This may be a time to share strengths and weaknesses you’ve seen. This may be a time to ask questions they’re not usually asked. This may be a time to celebrate ways they’ve been growing – and highlight ways they could. This discipleship doesn’t just come through direct feedback (though you certainly should provide direct feedback during this time), but also by asking great questions – even questions that make the student squirm, with a lingering silence that you refuse to fill so the student realizes they should be able to fill it.

If your goal with just about any student meeting isn’t (first) disciple, then pursue all other aims, it should be. And student leader interviews offer some of the best possible chances to do that  – with students who see themselves as invested in your college ministry, aspire to be leaders, and have a special motivation to pay attention.

Yes, the school year ends. Pretty soon, actually.

And while you’ve likely got “finish strong” plans for both your large group teaching and small group curricula, it might be worth considering an add-on (or maybe a replacement).

What if your last few weeks were spent doubling down on all that has been learned this year?

Consider the potential return: Would it be more valuable to help students remember, reconsider, and reflect on several important truths, in such a way that they’ll remember those things through the summer and beyond? Or is it better to share even more new content (even while they’re focused on Finals and the upcoming summer)?

The way I’m asking that question is certainly slanted, but I don’t really believe there’s one right answer. However, I do think it’s worth considering the value of review-remind-reinforce during this season (in large group, small groups, or both), even if you do that in addition to whatever you’ve already got planned.

My first significant college ministry experience was as a sophomore in college, leading a small group of freshmen in an awesome on-campus ministry called Upstream. (Upstream was overseen by a local church but, at the time, had small group leaders and participants from a variety of local churches.)

One of the many fantastic aspects of that ministry was that it allowed me (and my female partner), both little ol’ sophomores, an incredible amount of latitude in planning our ministry efforts. Even though our “base curriculum” was assigned (so all groups were reading the same book or talking about the same Christian book of the Bible), the week-in, week-out activities of the group and the presentation of the material were under our direct control. We had to make those decisions.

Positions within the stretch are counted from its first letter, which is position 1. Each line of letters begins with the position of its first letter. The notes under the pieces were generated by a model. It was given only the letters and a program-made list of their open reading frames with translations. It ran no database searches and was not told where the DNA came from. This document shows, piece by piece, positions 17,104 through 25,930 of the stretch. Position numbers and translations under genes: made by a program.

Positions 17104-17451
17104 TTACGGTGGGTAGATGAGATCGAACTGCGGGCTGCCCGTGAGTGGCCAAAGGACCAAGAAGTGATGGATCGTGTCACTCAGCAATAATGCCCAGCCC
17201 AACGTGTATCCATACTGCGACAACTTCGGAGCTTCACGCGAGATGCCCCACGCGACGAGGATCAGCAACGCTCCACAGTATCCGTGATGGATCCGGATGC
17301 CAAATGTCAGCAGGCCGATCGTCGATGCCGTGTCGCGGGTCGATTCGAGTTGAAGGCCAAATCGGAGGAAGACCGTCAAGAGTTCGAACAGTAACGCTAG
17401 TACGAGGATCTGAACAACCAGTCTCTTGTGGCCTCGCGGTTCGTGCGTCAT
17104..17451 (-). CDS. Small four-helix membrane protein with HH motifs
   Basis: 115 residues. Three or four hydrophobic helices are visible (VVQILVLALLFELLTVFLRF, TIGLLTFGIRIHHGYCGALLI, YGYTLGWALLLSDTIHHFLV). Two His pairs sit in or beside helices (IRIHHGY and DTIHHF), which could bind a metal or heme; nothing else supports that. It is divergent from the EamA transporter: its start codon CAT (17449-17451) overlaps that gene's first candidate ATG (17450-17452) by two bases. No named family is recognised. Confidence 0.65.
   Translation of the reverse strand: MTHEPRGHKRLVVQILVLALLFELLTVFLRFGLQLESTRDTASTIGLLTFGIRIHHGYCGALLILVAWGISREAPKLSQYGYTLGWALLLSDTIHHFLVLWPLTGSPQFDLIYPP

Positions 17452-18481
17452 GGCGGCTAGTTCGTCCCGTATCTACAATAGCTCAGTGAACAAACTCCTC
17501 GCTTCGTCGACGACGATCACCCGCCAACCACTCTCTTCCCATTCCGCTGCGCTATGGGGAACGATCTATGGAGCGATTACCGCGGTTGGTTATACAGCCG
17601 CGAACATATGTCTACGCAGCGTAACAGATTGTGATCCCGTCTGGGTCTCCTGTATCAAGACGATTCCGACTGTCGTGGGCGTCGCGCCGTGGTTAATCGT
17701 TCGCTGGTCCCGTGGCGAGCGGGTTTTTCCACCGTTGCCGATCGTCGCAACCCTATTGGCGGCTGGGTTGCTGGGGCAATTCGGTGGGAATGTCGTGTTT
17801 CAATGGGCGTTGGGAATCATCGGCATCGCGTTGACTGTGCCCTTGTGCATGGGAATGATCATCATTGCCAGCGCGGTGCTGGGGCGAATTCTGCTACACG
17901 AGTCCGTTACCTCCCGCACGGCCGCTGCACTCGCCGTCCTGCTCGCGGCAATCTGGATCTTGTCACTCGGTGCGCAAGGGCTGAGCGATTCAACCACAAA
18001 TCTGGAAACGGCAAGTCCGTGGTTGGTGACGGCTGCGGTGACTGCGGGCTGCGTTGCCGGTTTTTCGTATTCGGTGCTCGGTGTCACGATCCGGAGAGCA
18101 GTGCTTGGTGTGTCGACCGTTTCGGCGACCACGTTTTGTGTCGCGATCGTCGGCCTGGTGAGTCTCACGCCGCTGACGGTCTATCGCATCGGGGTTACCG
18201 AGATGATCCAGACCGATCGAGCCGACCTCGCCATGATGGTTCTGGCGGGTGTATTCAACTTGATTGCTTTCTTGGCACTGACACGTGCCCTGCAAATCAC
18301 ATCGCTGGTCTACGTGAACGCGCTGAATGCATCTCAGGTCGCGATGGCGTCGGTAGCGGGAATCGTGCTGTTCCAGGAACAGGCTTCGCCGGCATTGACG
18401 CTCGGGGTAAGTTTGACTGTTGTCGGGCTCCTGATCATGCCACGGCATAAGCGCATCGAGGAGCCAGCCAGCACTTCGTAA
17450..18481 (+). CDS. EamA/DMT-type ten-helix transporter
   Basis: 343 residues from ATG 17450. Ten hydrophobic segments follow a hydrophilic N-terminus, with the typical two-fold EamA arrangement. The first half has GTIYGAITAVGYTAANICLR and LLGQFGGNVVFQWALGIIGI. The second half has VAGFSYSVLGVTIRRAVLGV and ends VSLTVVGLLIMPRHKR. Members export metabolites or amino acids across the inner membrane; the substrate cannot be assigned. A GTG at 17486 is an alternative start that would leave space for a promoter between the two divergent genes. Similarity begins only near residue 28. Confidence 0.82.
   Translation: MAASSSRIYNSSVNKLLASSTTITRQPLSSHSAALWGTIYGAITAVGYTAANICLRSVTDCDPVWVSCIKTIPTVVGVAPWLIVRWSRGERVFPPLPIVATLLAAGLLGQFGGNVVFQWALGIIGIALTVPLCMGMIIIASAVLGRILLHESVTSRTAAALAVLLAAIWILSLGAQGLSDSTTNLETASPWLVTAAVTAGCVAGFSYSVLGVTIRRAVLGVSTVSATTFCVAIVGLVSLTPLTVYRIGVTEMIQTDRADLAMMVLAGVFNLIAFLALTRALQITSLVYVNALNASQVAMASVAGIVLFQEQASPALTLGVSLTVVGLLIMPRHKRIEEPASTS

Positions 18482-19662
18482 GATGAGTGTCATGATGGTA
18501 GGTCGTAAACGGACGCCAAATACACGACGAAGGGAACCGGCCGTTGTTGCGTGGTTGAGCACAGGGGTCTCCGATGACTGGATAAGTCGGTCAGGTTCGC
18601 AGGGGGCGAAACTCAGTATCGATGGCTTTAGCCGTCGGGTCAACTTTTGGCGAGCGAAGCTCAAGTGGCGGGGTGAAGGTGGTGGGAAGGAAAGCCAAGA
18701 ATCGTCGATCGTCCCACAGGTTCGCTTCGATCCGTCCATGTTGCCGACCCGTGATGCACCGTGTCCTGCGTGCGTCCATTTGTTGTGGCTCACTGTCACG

And it changed my life.

It was a year of learning to humbly beg the Lord for insight and direction, as Audrey and I led these two dozen freshmen. We were given ownership, and it made all the difference – ultimately launching me into a whole passion for collegiate ministry.

How many student leaders in your campus ministry have true ownership of their roles? This is where the difference between strategy and execution comes into play: If leaders are, for the most part, only executing on someone else’s strategy, then they’re important facilitators but not full-fledged owners. If, on the other hand, they’re led well but given latitude for some actual strategy, that’s a different – and much more exciting – story.

It’s not bad to have facilitators for your strategy. Some students should play that role. But I’m asking how many have the opportunity to do more than that.

You may be at the part of your season when you’re already pencilling in plans for the next school year. But are your student leaders involved in those?

And how involved will students be in decision-making this summer?

From small tweaks to large changes to regularly-scheduled decisions (like teaching topics), staff is making a lot of decisions for their ministries. But if you’ve got student “owners” – and hopefully you’ve got a lot – then they might desire to help with ministry direction, and they might have a lot to offer too.

How could you loop them in – not to rubber-stamp why you’ve already decided, but to help even before decisions are pencilled in?

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Welcome to Exploring College Ministry

After ministering to college students for 8 years, I've spent the last 6 years trying to help push our whole field forward. This meant, among other things, a yearlong road trip, an e-book (Reaching the Campus Tribes), exploring 250+ campuses, consulting, writing, speaking, and more. I love any opportunity to serve college ministers or others who want to reach college students better. To learn more, explore the header links or the tools below.